Cospas-Sarsat, an international satellite system for search and rescue, started operating in 1982 and has been credited with saving thousands of lives since then. Hundreds of thousands of aviators, mariners and land users worldwide are equipped with Cospas-Sarsat distress beacons, which could help save their lives in emergency situations anywhere in the world. This paper outlines the evolution of the system and describes how satellites are constantly circling the globe monitoring for ‘SOS signals’, while tracking stations on six continents receive the satellite signals, compute the locations of the distress events and forward the calls for help to the appropriate rescue authorities. This humanitarian system is unique in the way that it is funded and operated, while its use remains free of charge to the end user in distress.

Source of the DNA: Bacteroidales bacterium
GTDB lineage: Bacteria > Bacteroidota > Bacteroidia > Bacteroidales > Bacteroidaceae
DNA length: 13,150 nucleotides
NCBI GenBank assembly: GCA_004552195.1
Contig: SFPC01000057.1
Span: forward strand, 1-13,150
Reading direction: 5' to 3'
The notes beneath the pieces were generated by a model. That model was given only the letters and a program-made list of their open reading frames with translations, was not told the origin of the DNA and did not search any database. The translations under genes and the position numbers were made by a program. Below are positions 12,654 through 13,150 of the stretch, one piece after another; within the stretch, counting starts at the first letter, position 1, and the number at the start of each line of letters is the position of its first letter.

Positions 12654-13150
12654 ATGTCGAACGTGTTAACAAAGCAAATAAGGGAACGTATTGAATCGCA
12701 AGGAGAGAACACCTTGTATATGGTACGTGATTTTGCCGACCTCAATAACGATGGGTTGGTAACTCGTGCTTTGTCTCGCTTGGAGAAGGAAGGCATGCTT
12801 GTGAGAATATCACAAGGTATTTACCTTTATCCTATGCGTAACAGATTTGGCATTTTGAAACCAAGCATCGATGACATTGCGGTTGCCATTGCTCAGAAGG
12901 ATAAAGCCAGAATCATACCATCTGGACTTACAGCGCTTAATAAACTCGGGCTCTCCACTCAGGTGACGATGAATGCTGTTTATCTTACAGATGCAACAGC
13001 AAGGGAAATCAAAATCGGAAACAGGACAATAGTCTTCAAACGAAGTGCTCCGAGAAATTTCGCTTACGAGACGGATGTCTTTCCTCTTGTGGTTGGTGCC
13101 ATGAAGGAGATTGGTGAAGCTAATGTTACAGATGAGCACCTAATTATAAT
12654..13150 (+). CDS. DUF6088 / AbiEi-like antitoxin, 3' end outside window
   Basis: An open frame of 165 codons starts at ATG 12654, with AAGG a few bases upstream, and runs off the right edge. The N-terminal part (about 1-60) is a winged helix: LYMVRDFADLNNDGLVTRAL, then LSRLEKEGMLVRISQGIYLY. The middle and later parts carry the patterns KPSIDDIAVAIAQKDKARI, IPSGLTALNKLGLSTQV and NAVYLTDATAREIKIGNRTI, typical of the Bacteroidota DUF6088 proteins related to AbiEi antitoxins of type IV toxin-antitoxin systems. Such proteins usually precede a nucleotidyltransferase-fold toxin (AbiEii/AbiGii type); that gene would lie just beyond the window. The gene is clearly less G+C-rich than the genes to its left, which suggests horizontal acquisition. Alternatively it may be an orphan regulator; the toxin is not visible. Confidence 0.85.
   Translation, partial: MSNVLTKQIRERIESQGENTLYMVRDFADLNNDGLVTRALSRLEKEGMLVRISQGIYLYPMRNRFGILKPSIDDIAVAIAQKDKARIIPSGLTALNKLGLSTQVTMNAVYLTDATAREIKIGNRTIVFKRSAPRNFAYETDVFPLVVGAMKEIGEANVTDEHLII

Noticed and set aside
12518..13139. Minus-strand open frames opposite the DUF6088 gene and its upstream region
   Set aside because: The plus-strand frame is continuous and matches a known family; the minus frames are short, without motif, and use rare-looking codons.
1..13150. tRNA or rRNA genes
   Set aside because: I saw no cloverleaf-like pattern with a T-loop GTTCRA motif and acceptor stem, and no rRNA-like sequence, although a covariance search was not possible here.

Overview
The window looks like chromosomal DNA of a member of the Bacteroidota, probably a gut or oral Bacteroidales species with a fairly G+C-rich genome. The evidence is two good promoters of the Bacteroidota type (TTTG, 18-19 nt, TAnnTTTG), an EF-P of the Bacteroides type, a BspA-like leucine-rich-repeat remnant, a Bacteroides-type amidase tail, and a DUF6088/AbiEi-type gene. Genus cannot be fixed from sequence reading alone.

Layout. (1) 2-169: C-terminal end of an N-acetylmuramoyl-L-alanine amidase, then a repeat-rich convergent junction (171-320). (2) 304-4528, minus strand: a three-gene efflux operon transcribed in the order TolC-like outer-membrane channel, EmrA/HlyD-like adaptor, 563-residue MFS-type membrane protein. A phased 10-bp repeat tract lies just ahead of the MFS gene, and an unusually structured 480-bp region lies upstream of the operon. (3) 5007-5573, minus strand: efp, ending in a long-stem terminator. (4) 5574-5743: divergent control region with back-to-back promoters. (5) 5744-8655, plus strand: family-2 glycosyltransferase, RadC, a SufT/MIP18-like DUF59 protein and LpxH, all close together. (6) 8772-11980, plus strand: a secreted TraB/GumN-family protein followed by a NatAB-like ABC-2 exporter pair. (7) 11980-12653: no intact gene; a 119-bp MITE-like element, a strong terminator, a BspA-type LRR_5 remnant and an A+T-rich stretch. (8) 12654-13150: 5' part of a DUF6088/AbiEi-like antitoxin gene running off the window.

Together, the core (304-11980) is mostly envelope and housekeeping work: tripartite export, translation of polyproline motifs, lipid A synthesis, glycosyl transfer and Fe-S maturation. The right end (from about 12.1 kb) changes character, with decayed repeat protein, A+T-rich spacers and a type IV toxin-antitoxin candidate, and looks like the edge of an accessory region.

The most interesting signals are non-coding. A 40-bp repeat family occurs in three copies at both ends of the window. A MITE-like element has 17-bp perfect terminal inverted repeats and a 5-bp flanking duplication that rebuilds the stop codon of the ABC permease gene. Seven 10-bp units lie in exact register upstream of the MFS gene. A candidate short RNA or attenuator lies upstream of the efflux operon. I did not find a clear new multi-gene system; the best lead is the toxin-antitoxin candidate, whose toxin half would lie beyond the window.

King, J. V.
"SatCom Today in Canada: Significant Research: Overview of the Cospas-Sarsat Satellite System for Search and Rescue,"
Online Journal of Space Communication: Vol. 2
, Article 15.
Available at: https://ohioopen.library.ohio.edu/spacejournal/vol2/iss4/15
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